Eve Best made her first appearance at Shakespeare's Globe as Lady Macbeth some twelve years ago in a studiedly abstract, black-tie production that won few fans.
The esteemed classical actress and retired veteran of five series of TV's Nurse Betty now makes her directorial debut at the venue in what one would describe as a much more traditional, Jacobean-dress production of the play, if it weren't for the fact that her revival has the curious distinction of being by far the most spiritedly rib-tickling version of this blackest of tragedies that one has ever seen.
It's true that there's grim gallows humour in the play and I thought that the production was onto something worthwhile at the start when Joseph Millson's Macbeth and Billy Boyd’s Banquo react to the witches' prophecies by doubling up in a minute's worth of helplessly incredulous laughter. Perhaps this was a case of the protagonist using hysterical mirth as a cover for a genuinely unnerved response. It turns out, alas, that the episode sets the tone of what follows in quite the wrong way. This is a production that arouses laughter but does not then make it stick in the throat.
For example, the banquet scene has, to be sure, a hideous comic potential in its excruciating and guilt-exposing social embarrassment but this is reduced here to genially frantic farce, with Macbeth peering under the table cloth for the ghost as though he were Ford seeking to ferret out Falstaff. Millson is a handsome, commanding protagonist and he delivers the verse with a lucid intelligence, but, until the last act, there's too little stillness or sense of the hero's tortured inner world in this restless, over-demonstrative performance which even sees him Macbeth at the groundlings to “Kiss my ring! Kiss my ring!” once he is monarch with an effect that's more panto than chilling political intimidation.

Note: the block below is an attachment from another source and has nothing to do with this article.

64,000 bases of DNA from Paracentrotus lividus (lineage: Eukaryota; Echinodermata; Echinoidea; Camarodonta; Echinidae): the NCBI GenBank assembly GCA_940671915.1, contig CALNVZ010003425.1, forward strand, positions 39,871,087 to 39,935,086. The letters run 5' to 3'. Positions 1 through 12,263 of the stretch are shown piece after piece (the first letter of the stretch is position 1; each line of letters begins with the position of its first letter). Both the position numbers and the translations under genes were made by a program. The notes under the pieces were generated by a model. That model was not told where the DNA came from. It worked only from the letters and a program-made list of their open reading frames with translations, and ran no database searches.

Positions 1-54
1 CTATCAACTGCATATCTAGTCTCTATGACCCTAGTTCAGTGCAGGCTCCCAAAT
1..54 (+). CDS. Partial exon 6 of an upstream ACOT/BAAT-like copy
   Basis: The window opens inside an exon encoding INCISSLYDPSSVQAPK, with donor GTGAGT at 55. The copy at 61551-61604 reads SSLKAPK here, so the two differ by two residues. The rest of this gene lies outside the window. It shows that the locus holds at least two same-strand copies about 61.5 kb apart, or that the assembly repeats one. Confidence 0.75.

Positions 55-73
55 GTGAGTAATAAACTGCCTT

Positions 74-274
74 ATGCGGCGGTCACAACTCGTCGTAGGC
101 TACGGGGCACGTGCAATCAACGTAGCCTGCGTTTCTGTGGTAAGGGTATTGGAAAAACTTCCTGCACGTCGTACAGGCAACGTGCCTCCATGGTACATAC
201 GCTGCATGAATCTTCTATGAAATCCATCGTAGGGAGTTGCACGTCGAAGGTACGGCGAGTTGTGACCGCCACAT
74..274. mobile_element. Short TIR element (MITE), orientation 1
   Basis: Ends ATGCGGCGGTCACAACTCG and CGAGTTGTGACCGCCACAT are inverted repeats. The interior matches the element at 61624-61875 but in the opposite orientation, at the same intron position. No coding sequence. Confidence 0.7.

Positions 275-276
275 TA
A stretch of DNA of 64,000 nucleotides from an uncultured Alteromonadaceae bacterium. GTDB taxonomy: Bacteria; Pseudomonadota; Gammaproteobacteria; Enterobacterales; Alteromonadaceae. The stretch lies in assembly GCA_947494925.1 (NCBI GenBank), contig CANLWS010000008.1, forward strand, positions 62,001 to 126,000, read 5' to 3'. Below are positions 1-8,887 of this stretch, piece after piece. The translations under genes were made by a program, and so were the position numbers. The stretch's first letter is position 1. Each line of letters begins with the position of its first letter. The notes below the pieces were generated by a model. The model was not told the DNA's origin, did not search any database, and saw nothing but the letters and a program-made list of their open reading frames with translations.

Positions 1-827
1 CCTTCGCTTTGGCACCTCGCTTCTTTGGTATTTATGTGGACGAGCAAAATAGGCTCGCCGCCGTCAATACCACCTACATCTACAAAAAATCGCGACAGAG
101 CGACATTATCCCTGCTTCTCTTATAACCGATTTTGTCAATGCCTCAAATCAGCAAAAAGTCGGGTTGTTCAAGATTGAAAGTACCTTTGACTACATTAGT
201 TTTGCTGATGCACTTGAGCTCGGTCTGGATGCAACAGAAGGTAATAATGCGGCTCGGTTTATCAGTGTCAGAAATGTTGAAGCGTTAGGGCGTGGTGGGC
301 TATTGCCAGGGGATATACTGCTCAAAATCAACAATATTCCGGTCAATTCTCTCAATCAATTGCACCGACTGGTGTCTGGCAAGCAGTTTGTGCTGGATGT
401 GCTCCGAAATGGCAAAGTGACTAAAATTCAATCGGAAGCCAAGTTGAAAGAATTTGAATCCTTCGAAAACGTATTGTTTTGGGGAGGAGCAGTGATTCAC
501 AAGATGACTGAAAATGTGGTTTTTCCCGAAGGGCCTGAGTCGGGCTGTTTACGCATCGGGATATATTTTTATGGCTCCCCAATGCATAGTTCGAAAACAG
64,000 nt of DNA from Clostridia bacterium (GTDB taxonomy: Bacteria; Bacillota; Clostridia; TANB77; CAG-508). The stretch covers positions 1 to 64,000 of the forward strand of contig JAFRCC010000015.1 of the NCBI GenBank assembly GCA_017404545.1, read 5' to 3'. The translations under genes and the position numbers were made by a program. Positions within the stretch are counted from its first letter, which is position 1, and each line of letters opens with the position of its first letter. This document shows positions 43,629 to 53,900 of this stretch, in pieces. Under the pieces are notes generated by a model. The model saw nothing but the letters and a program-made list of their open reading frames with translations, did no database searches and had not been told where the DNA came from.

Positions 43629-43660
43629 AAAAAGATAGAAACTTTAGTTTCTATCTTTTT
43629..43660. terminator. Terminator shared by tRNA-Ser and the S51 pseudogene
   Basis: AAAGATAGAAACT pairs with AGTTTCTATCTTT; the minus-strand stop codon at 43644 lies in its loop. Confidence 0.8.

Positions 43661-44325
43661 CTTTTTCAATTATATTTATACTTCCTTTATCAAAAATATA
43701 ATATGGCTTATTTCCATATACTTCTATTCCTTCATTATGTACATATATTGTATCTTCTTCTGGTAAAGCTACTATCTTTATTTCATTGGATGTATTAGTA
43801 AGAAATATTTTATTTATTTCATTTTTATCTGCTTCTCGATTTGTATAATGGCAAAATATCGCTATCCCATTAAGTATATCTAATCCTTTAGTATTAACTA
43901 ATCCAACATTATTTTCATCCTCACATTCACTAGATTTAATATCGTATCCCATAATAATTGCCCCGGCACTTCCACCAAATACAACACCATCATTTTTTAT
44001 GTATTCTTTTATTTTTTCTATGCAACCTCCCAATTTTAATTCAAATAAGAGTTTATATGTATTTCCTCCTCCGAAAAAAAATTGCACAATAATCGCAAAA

As Lady Macbeth, Samantha Spiro progresses forcefully from ambitious bundle-of-energy to hectoring termagant to imploded wreck but the tragic deterioration of her marriage is crudely signalled – as when a gesture of intimacy turns into an unconscious near-throttling of his spouse as Macbeth gets lost in the “Come, seeling night” speech. A balmy summer evening in an outdoor theatre does not, perhaps, provide the ideal setting for a tale of murky horrors but what atmosphere the production does possess is mainly thanks to Olly Fox's stirring score which begins with a ferociously martial bagpipe-and-drums overture, involving the entire cast, and ends with one of the witches playing a haunting violin lament. In between, a Macbeth with more jocular laughs than you could shake a caber at.
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